It is because it is more expensive and has delays longer and more unpredictable to get $USD out of MtGox, and because they are facing regulatory and lawsuit problems. US branch of MtGox, known as Mutuum Sigillum, may bankrupt or get more assets seized. Simply put, a dollar at MtGox is not worth as much as a dollar elsewhere. MtGox is more accessible/less ...
One of the major reasons standing in the way of profiting from arbitrage opportunities has to do with "volume".
The volume for either exchanges is not high enough yet to support big trades. Large profits require large trades (in arbitrage). Making $1,000 may be feasible between exchanges, but that's an extreme best case scenario and using 10k in capital! ...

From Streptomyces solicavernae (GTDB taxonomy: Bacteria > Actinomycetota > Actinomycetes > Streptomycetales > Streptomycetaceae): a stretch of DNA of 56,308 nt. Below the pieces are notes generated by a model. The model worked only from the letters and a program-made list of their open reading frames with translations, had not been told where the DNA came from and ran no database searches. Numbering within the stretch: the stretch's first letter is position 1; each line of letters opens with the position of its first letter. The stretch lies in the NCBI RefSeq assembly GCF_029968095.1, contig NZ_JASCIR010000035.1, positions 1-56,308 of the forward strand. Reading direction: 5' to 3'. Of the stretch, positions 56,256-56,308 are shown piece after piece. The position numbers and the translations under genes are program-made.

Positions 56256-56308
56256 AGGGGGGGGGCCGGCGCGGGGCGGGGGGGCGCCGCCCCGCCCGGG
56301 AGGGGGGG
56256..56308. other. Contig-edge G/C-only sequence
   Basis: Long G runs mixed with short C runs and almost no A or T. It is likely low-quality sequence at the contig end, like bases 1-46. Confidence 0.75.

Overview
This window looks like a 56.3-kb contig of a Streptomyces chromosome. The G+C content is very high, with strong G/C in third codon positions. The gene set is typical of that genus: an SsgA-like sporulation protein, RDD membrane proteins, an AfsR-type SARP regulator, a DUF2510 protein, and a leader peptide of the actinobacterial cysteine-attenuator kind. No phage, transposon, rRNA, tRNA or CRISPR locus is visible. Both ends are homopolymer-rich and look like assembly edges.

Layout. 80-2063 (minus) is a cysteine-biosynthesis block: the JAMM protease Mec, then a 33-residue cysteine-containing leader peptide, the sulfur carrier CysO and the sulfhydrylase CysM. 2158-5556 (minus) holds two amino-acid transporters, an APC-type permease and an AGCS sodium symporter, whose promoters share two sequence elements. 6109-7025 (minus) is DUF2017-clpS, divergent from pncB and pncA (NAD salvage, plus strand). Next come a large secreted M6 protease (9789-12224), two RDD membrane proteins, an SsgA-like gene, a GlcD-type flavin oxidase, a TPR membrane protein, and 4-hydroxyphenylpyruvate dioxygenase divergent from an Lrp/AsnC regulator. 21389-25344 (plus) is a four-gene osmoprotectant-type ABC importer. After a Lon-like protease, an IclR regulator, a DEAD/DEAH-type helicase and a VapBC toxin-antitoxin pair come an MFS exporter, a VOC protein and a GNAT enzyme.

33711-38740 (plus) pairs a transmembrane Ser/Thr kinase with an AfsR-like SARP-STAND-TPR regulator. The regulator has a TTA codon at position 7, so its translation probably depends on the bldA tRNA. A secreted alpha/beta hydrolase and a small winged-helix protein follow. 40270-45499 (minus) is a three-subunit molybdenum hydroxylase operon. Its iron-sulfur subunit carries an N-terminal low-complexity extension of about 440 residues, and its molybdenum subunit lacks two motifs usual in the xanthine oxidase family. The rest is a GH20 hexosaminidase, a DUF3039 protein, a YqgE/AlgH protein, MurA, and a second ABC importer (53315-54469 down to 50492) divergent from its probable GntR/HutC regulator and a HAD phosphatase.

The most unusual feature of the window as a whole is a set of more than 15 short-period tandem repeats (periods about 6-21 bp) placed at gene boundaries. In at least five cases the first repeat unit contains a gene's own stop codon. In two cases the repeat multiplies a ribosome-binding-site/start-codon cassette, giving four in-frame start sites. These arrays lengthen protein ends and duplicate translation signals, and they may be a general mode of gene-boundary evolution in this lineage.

if you want fast http ticker use the new fast_ticker :
and you will get 1 second only cached minimalist ticker ( last )
if you need more ( low, high, volume ) you have the normal ticker, most probably ...
Mtgox owner was already in japan and already had his company there when he decided to buy mtgox from historical owner Jed in 2011.
mtgox owner s blog : http://blog.magicaltux.net/
hosting company that existed years before he decided to buy mtgox : http://legal.tibanne.com/ , services on https://www.kalyhost.com/
It is a moving sum, it sums up the volume for the last 24 hours of trade.
Bitcoin trading never closes, so the usual way of calculating volume as the sum of trades that happen between the open and close of the market doesn't apply.
Mtgox charges the fee from whatever you're buying.
So if you buy 100 btc for however many USD, you'll buy the BTC, then you'll be charged 0.6% of your 100btc as fee.
If you buy 100 USD for however many BTC (i.e., sell some btc), you'll get your USD, and will be charged 0.6% of your 100USD as fee.
Edit: This is actually configurable. If you go to the mtgox ...